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Auto Incentives Surged This Spring, But Affordability Fell Flat

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This spring might have been the time of enticing incentives for some automakers—and record high incentives from Toyota—but in a snapshot of the market as a whole it doesn’t look like they made vehicles any more affordable.

According to Comerica, the average vehicle took 23.6 weeks of median family income to purchase, over the second quarter of this year.

Although median family income went up slightly (about 2.4 percent), the average cost of a new car went up by $200 to $27,950.

While that figure might be higher than the average purchase price of $24,000 to $25,000 we’ve cited recently, the Comerica figure includes finance costs as part of the price.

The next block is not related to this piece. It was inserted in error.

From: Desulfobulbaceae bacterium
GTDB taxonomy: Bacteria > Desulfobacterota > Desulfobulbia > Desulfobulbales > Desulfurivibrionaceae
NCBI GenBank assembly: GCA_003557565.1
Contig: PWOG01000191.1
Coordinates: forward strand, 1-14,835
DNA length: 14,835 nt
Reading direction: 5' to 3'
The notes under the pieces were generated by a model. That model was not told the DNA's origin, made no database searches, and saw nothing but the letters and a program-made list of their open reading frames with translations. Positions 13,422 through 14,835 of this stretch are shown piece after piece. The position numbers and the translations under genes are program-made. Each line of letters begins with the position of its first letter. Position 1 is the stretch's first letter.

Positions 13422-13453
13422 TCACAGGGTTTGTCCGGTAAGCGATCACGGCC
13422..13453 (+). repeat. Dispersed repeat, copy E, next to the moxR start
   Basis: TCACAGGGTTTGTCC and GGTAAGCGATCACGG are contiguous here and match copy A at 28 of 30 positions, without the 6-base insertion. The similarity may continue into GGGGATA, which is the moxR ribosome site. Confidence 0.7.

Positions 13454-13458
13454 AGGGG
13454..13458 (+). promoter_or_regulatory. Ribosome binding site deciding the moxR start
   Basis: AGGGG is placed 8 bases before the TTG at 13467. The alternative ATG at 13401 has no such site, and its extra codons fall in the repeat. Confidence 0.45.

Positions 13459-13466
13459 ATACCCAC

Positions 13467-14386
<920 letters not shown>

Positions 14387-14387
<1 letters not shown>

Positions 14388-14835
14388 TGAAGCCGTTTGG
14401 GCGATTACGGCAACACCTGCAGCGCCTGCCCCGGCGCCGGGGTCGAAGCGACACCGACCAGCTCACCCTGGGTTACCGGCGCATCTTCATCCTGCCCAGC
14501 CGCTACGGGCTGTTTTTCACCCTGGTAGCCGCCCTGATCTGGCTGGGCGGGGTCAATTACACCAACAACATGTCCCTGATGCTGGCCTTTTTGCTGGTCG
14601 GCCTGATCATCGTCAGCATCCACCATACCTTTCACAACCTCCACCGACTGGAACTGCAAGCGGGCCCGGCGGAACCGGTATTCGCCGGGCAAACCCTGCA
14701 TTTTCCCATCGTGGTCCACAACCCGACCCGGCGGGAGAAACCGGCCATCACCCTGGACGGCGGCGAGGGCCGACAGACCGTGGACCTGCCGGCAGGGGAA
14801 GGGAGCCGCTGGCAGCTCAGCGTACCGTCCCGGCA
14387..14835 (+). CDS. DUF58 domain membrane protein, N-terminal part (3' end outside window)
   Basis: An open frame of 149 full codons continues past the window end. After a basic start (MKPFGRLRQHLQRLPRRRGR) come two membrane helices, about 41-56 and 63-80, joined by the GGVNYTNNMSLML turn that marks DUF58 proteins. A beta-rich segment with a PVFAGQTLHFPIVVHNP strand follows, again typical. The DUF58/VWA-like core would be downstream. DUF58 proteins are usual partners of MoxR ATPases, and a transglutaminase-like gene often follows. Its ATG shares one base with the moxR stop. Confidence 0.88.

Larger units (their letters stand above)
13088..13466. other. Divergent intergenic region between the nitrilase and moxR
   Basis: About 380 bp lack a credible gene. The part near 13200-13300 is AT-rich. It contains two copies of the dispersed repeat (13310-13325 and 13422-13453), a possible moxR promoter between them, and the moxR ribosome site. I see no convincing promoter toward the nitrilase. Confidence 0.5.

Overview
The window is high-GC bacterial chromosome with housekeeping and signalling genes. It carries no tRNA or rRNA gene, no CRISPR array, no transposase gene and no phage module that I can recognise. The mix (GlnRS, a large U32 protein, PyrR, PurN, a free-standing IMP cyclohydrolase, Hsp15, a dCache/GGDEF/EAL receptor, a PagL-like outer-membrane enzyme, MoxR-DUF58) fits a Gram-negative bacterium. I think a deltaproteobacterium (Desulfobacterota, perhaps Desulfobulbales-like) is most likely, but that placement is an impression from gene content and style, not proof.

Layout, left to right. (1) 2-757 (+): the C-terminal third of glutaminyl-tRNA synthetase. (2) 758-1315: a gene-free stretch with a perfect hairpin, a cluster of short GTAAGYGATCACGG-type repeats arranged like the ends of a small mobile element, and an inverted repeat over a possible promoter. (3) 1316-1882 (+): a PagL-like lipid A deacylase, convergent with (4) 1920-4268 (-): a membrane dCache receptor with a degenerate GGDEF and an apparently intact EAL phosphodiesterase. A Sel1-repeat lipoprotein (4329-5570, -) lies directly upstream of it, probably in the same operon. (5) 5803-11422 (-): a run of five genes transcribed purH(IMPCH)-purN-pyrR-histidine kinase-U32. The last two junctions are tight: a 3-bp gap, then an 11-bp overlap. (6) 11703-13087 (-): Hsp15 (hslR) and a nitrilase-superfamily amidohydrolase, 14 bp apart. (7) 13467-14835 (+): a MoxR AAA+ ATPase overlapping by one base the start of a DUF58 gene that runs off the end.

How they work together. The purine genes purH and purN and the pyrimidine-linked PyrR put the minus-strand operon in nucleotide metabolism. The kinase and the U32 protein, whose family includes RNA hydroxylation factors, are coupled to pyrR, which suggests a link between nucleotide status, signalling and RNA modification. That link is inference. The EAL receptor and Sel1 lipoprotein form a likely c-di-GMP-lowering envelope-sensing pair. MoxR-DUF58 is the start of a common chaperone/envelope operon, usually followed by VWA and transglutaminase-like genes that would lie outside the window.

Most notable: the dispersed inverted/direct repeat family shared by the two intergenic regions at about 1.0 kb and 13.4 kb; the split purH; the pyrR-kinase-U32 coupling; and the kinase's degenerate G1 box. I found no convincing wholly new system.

Those average figures might have also been influenced by some unusual economic trends. Sales in the near-luxury and luxury segments surged, as those who could afford a vehicle took advantage of discounts and incentives, while sales continued to lag in the middle of the market as economic uncertainty persisted. Small-car sales, as well, continued to lag expectations.

The hidden story here buried under the medians and averages is that it’s quite likely, for those few families who were shopping in the middle of the market—for a mid-size sedan like the 2010 Chevrolet Malibu or crossover like the 2010 Ford Flex, for instance—it has been the season for the very affordable vehicle.

[Comerica Bank]

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